In Defense of the Faith |

Dave Hunt

Is the True Gospel in the Stars?

Question: I recently read two books, Witness of the Stars by E. W. Bullinger, and The Gospel in the Stars, by Joseph A. Seiss. They were interesting, but something about them troubled me. Is it true that the gospel is really in the stars and that ancient men even before the flood had this witness and knew what it meant?

Response: No. Although the Bible frequently states that the heavens are given for “signs,” it never even implies that these “signs” present the gospel. The Bible says, “The heavens declare the glory of God” (Psalm:19:1) and that every person, no matter what his language, understands that message (Psalm:19:3). Indeed, all of creation reveals God’s glory and power, which are “clearly seen, being understood by the things that are made” (Romans:1:20). Never are we told, however, that the heavens or any other part of creation declare the gospel. That is presented only by God’s Word.

Those who promote this view admit that the gospel can’t be seen in the stars without considerable imaginative interpretation. Seiss confesses that “the starry worlds…do not and cannot declare or show forth Christ as Redeemer…” (Joseph A. Seiss). But without Christ as Redeemer, there is no gospel! D. James Kennedy, who promotes Seiss’s thesis, admits in his sermon The Gospel in the Stars: “You can look at the stars in Virgo until you are green in the face and they would never look like a woman!” But Paul says that what the heavens declare is “clearly seen” by anyone who looks at them. Obviously, Paul is talking about something other than what these men promote.

If God had intended the stars to present the gospel, He would have had to arrange them in such a way that they would clearly form the images He wanted man to see in them. Obviously, He didn’t do so. Furthermore, there is no way that mere visual images, no matter how clearly the stars had been positioned, could present the gospel. The clearest image the stars offer is the Southern Cross. Yet who would know by merely looking at such a configuration in the sky that Christ would in the future die, or had already died, upon a cross for our sins and that He was the perfect, sinless Son of God who was paying the penalty demanded by His own infinite justice? No visual image could explain those facts!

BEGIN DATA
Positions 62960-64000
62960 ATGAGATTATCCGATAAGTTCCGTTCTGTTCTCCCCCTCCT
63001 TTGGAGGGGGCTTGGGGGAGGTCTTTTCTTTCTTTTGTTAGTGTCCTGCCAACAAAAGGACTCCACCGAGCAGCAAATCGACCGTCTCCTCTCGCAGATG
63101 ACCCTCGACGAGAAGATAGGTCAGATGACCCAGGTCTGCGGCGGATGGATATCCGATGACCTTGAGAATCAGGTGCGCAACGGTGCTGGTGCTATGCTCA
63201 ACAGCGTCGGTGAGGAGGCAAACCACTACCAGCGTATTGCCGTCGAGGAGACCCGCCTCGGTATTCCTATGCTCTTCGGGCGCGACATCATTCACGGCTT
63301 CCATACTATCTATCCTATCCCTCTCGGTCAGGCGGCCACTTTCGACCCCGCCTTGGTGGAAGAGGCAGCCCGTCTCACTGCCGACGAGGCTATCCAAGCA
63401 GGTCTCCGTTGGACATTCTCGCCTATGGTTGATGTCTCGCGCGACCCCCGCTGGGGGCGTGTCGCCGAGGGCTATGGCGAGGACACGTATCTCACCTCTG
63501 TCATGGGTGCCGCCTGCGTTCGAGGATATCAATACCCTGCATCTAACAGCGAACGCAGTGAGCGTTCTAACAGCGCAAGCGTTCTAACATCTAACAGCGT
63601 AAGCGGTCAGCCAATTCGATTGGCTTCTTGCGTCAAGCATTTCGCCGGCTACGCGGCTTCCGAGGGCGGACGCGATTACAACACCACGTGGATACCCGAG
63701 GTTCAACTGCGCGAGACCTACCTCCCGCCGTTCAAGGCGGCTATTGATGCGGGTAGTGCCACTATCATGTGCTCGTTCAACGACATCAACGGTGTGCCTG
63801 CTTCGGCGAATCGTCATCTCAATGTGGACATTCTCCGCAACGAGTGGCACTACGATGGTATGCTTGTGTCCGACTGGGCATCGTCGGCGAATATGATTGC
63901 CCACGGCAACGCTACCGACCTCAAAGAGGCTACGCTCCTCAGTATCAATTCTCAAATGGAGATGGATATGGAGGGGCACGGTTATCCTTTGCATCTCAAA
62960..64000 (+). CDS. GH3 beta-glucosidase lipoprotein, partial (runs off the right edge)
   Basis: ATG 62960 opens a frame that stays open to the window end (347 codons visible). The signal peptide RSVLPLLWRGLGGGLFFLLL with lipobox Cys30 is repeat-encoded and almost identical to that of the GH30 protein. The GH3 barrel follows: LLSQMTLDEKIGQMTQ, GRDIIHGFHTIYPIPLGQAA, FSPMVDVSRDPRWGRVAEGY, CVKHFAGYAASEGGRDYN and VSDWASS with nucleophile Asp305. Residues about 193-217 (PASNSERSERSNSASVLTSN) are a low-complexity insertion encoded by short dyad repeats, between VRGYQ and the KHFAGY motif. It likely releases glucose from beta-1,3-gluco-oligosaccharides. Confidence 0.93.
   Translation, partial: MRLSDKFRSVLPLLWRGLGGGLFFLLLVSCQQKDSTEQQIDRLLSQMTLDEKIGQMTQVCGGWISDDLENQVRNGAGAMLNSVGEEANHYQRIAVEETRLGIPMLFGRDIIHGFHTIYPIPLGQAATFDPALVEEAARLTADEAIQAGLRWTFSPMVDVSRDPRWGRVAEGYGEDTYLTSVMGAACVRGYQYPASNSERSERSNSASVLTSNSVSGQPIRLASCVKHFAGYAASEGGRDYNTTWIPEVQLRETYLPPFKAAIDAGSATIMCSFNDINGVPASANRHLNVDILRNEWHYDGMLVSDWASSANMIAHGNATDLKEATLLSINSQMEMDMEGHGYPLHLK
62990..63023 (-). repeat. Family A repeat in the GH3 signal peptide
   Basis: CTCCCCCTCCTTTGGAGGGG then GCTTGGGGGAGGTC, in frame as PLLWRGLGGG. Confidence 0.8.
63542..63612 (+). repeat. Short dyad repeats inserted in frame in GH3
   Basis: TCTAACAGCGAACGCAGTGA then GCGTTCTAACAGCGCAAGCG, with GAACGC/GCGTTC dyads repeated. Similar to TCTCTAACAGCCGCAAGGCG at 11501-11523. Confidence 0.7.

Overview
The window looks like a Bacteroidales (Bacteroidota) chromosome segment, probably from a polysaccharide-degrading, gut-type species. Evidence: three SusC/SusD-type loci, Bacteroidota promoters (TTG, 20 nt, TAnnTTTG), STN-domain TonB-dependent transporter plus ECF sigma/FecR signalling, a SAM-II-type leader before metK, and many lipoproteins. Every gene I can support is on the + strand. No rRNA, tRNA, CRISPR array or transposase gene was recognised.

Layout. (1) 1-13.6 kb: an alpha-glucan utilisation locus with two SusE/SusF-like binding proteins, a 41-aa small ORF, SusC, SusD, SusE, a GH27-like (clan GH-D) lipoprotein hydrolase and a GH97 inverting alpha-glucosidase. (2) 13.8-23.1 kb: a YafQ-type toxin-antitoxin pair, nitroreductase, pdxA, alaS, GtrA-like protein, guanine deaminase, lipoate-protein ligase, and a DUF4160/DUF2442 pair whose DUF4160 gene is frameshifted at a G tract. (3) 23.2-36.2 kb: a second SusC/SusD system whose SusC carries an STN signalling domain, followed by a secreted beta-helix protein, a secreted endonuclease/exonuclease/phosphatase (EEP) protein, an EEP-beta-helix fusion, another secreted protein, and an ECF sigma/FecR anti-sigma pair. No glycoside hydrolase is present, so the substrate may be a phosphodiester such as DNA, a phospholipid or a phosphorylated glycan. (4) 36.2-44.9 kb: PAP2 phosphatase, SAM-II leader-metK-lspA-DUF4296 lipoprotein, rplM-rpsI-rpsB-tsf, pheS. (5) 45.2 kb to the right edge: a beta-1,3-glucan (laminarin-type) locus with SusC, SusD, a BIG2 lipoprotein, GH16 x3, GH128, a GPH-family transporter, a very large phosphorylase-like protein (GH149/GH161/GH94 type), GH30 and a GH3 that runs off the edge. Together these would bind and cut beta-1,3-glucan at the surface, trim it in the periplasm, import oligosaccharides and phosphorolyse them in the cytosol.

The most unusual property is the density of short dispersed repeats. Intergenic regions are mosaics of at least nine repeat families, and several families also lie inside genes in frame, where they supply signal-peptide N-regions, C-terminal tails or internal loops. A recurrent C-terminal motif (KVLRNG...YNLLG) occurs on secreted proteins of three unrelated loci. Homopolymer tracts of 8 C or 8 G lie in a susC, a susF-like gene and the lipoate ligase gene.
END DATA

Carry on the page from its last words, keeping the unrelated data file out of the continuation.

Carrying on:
In fact, the “images” imaginatively associated with certain constellations are open to almost limitless interpretations and thus do not carry within themselves any safeguard of their alleged message—a message that Seiss acknowledges has been badly corrupted into astrology and occultism. A major purpose of Seiss’s work, then, is to tell us what these alleged “signs” really meant in ages past. He claims to have recovered this true meaning through much research—a meaning that again he admits has not been ordinarily assigned to them for many centuries. So these marvelous signs have actually failed to accomplish their purpose because it is in fact impossible for them to do so in and of themselves.

Without the Bible, and with only the stars themselves to observe, we could not possibly understand the gospel. That obvious fact undermines this entire thesis. The word “gospel” is used 101 times in 95 verses in the Bible (all New Testament), and it is never associated with the stars or the witness of creation. The gospel is always preached by people and must be perfectly clear and understood for it to be of any effect. The alleged “gospel in the stars” fails to meet these criteria. Moreover, Matthew:24:14, Mark:13:10, etc., indicate that the gospel must yet be preached to all nations. Thus it clearly had not been preached in the stars—certainly not in “all its length and breadth,” as Seiss enthusiastically declares.

The Bible states that the gospel began to be preached with the advent of Christ (mark 1:1; Philippians:4:15; 2 Timothy:1:10) and indicates that it had previously been a mystery until then “kept secret since the world began(Romans:16:25). This is hardly consistent with the theory that the gospel had been proclaimed in the stars for thousands of years before Christ. Yet Seiss ardently declares that “all the great doctrines of the Christian faith were known, believed, cherished, and recorded [in the stars] from the earliest generations of our race, proving that God has spoken to man, and verily gives him a revelation of truths and hopes precisely as written in our Scriptures, and so fondly cherished by all Christian believers.” The Bible never once even hints at such a presentation